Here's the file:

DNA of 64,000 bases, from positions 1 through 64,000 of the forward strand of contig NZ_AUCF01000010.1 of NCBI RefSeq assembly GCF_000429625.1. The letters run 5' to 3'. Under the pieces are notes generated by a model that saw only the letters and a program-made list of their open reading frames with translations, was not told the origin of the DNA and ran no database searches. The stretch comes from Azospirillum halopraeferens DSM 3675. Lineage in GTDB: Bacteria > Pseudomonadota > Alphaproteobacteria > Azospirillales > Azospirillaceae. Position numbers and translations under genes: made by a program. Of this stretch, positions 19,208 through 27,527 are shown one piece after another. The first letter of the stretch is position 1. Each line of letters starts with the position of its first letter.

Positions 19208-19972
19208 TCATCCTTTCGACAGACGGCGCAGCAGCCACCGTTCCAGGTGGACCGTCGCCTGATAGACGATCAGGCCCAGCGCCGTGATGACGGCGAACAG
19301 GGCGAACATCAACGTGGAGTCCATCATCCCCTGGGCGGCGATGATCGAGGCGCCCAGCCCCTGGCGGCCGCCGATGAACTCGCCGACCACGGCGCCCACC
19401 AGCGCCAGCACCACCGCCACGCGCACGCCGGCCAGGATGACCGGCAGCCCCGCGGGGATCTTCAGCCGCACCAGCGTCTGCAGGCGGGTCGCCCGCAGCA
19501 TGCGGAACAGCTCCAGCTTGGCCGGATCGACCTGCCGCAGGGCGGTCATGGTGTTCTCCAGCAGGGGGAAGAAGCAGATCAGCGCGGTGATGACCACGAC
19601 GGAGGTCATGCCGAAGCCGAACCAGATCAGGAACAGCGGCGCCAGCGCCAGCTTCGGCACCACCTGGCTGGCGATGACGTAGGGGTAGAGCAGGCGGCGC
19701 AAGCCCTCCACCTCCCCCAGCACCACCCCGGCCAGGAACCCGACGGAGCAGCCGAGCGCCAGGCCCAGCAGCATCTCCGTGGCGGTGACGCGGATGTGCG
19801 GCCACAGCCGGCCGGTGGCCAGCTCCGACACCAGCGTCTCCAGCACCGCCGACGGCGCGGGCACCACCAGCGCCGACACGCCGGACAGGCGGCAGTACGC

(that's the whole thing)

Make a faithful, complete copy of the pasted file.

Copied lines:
DNA of 64,000 bases, from positions 1 through 64,000 of the forward strand of contig NZ_AUCF01000010.1 of NCBI RefSeq assembly GCF_000429625.1. The letters run 5' to 3'. Under the pieces are notes generated by a model that saw only the letters and a program-made list of their open reading frames with translations, was not told the origin of the DNA and ran no database searches. The stretch comes from Azospirillum halopraeferens DSM 3675. Lineage in GTDB: Bacteria > Pseudomonadota > Alphaproteobacteria > Azospirillales > Azospirillaceae. Position numbers and translations under genes: made by a program. Of this stretch, positions 19,208 through 27,527 are shown one piece after another. The first letter of the stretch is position 1. Each line of letters starts with the position of its first letter.

Positions 19208-19972
19208 TCATCCTTTCGACAGACGGCGCAGCAGCCACCGTTCCAGGTGGACCGTCGCCTGATAGACGATCAGGCCCAGCGCCGTGATGACGGCGAACAG
19301 GGCGAACATCAACGTGGAGTCCATCATCCCCTGGGCGGCGATGATCGAGGCGCCCAGCCCCTGGCGGCCGCCGATGAACTCGCCGACCACGGCGCCCACC
19401 AGCGCCAGCACCACCGCCACGCGCACGCCGGCCAGGATGACCGGCAGCCCCGCGGGGATCTTCAGCCGCACCAGCGTCTGCAGGCGGGTCGCCCGCAGCA
19501 TGCGGAACAGCTCCAGCTTGGCCGGATCGACCTGCCGCAGGGCGGTCATGGTGTTCTCCAGCAGGGGGAAGAAGCAGATCAGCGCGGTGATGACCACGAC
19601 GGAGGTCATGCCGAAGCCGAACCAGATCAGGAACAGCGGCGCCAGCGCCAGCTTCGGCACCACCTGGCTGGCGATGACGTAGGGGTAGAGCAGGCGGCGC
19701 AAGCCCTCCACCTCCCCCAGCACCACCCCGGCCAGGAACCCGACGGAGCAGCCGAGCGCCAGGCCCAGCAGCATCTCCGTGGCGGTGACGCGGATGTGCG
19801 GCCACAGCCGGCCGGTGGCCAGCTCCGACACCAGCGTCTCCAGCACCGCCGACGGCGCGGGCACCACCAGCGCCGACACGCCGGACAGGCGGCAGTACGC